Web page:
High stress makes employees less productive
High stress and lack of physical activity are causing industries to lose up to 27 days of productive time per employee each year.
Research from Britain’s Healthiest Workplace (BHW) revealed that, while poor diet, alcohol and cigarettes have a severe effect on long-term health, it is stress and physical activity which have biggest impact on day to day productivity.
The study, which was conducted by VitalityHealth, Mercer, the University of Cambridge and RAND Europe, found that productivity varies enormously between industries, with some industries losing almost 27 days of productive time per employee per year, compared to a national average of 23.5 days. Healthcare and financial services lose 26.6 and 24.9 days per employee a year respectively, while high-tech loses just 18.9 days per employee per year.
Are you an SME experiencing high levels of stress? Join us on our next seminar and see how we can help https://t.co/nzMD6RoqId— Relate Beds & Luton (@Relate_Beds) March 7, 2016
Entrepreneurs often have less top-level education than their staff
The world’s wealthiest self-made entrepreneurs often have less top-level education than the people running their companies. This shows that, despite the doors that top-level education can open to aspiring entrepreneurs, there is no substitute for high-quality business skills when forging a path into leadership. This is according to global non-profit organisation the Association of Business Executives (ABE).
The study, carried out by UK-based internet marketing agency Verve Search, showed that around a quarter of the world’s wealthiest entrepreneurs dropped out of university or high school. In addition, while around half of the entrepreneurs covered completed a bachelor’s degree, only 20% gained a masters and around 5% a doctorate.
Never let school interfere with education. Entrepreneurs who dropped out of school to do business. pic.twitter.com/fw4NabuQjy— Abhijit Chokshi (@abhijitchokshi) April 8, 2016
Consumer spending on the rise despite wet weather
Despite wet weather, consumer growth has maintained growth at the end of Q1.
This is according to Visa’s Consumer Spending Index for March, compiled by Markit. The Index reflects overall consumer spending, not just that on cards.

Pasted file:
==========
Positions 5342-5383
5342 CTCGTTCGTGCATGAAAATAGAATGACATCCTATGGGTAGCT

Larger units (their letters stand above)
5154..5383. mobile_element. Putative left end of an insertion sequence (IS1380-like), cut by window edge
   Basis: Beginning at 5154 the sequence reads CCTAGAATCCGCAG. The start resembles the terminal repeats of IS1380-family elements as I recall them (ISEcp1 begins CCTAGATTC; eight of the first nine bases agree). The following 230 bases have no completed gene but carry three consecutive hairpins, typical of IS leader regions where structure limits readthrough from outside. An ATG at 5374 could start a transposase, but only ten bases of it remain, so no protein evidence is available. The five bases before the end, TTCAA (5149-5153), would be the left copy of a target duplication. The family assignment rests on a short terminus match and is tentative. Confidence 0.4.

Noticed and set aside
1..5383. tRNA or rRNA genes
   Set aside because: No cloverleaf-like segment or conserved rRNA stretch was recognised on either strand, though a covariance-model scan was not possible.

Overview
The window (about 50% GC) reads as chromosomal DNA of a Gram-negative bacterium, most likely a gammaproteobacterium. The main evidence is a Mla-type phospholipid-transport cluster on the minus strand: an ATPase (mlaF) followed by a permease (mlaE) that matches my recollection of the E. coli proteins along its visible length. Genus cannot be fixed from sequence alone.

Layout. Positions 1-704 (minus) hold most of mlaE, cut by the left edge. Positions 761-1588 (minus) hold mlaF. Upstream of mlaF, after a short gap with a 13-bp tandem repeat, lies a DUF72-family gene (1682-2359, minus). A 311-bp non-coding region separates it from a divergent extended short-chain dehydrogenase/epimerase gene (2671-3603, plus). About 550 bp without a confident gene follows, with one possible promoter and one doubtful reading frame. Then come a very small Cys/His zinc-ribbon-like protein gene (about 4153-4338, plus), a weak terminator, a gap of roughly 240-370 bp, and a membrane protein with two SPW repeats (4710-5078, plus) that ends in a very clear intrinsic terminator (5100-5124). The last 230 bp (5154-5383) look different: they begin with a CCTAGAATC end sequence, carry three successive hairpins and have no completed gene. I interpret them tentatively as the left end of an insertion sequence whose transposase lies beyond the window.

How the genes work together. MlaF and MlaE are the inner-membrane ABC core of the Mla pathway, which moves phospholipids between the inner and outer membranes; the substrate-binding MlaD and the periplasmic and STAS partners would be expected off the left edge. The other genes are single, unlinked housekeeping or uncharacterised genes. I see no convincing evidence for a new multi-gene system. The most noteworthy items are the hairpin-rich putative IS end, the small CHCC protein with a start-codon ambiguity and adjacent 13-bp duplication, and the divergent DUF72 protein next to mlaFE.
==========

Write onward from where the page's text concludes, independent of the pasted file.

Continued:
- Consumer spending rises by +2.3% year-on-year
- Strong increases in expenditure seen in Recreation & Culture (+5.6%) and Hotels, Restaurants & Bars (+5.3%), but spending at Clothing & Footwear retailers declines (-1.8%)
- Growth led by higher e-commerce spending (+4.2%), as face-to-face expenditure falls slightly (-0.9%).
Visa Europe UK & Ireland MD Kevin Jenkins said: “March saw a solid increase in consumer spending, with the leisure and hospitality sectors big winners, perhaps influenced by Mother’s Day and the Easter holiday falling in the same month. Britons made the most of their free time to enjoy family fun, days out and trips away.”
Types of cyber-attacks and how to prevent them https://t.co/OBfEec36qY— TechRepublic (@TechRepublic) April 8, 2016
SMEs warned to look out for social engineering
With UK firms losing £18 billion in revenue from cyberattacks in 2015 alone, IT experts are warning companies that social engineering presents a bigger threat to businesses than hacking, spamming or DDOS attacks.
Social engineering, a series of con techniques designed to extract key information from unwitting individuals, is becoming increasingly sophisticated, and consequently more damaging, than other forms of online fraud.
According to PAV I.t. Services MD Jason Fry, “Fraudsters are simply on the lookout for information. It’s not about obtaining banking or credit card details, but gathering the right information to dupe their targets in a more intricate way.
“The most vulnerable area for companies is inadequate email protection when collating customer information. If scammers are able to gather this information they can then use it for monetary gain.”
More businesses turn to asset finance
Asset finance new business (primarily leasing and hire purchase) grew by 9% in February, compared with the same month last year.
New figures released by the Finance & Leasing Association (FLA) also show that commercial vehicle finance increased in February by 17% compared with the same month in 2015. Business equipment finance and plant and machinery finance each grew by 12% over the same period.
FLA head of research and chief economist Geraldine Killkelly said: “The asset finance market saw stronger new business growth in February following a relatively quiet start to 2016. The improvement was broad-based with most of the main asset sectors reporting higher levels of new business. These figures suggest that business confidence remains relatively robust despite uncertainty about the global economic outlook and the EU membership referendum.”